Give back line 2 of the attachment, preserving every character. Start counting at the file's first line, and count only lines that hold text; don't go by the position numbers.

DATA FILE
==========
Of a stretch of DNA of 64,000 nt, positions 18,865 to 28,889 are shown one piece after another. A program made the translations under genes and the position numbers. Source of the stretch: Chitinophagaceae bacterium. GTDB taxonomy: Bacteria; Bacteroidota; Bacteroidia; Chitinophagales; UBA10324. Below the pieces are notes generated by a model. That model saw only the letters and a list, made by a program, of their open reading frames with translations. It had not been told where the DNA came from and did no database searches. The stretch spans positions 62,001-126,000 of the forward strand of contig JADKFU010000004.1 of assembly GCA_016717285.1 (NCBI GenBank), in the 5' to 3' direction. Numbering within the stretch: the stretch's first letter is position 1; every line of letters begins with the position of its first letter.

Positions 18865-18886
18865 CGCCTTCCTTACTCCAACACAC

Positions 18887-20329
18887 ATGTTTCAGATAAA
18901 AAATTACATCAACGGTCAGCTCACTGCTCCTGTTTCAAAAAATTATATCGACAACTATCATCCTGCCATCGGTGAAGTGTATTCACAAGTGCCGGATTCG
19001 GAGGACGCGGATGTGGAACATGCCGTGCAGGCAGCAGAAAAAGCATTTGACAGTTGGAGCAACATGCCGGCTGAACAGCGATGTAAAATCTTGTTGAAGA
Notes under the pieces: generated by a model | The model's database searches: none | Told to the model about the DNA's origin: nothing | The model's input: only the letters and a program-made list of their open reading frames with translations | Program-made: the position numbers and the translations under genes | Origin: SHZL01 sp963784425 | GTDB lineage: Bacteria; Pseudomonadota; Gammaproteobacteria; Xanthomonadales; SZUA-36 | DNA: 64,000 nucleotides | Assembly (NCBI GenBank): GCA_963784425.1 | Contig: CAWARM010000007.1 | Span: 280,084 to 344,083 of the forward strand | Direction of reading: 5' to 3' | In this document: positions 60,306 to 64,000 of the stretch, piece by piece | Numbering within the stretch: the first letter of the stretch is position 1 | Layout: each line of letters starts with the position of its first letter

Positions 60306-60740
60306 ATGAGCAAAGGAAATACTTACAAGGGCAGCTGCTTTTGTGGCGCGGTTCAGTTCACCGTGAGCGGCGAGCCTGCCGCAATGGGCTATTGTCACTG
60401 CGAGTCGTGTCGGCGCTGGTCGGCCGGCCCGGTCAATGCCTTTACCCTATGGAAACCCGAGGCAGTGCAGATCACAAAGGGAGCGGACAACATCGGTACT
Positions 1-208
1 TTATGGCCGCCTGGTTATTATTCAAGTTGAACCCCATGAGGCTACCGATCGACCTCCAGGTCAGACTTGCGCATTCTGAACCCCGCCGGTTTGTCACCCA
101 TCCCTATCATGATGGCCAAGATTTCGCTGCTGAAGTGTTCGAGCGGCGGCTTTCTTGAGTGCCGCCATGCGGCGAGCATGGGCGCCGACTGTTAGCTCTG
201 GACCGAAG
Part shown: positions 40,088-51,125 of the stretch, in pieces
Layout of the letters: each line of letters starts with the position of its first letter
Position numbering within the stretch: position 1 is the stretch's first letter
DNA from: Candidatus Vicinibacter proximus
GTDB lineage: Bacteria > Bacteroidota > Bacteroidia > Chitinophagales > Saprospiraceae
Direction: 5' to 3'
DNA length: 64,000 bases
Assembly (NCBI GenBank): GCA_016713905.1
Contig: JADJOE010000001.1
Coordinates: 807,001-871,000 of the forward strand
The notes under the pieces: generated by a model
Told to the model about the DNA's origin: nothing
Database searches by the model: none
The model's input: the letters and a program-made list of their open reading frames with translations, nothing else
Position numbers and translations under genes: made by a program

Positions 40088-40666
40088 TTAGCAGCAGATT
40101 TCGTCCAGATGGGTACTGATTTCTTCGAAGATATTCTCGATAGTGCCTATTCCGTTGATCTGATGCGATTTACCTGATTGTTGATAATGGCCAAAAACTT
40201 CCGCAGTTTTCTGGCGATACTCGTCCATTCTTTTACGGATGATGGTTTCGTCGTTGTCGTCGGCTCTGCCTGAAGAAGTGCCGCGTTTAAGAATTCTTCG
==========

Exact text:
Positions 18865-18886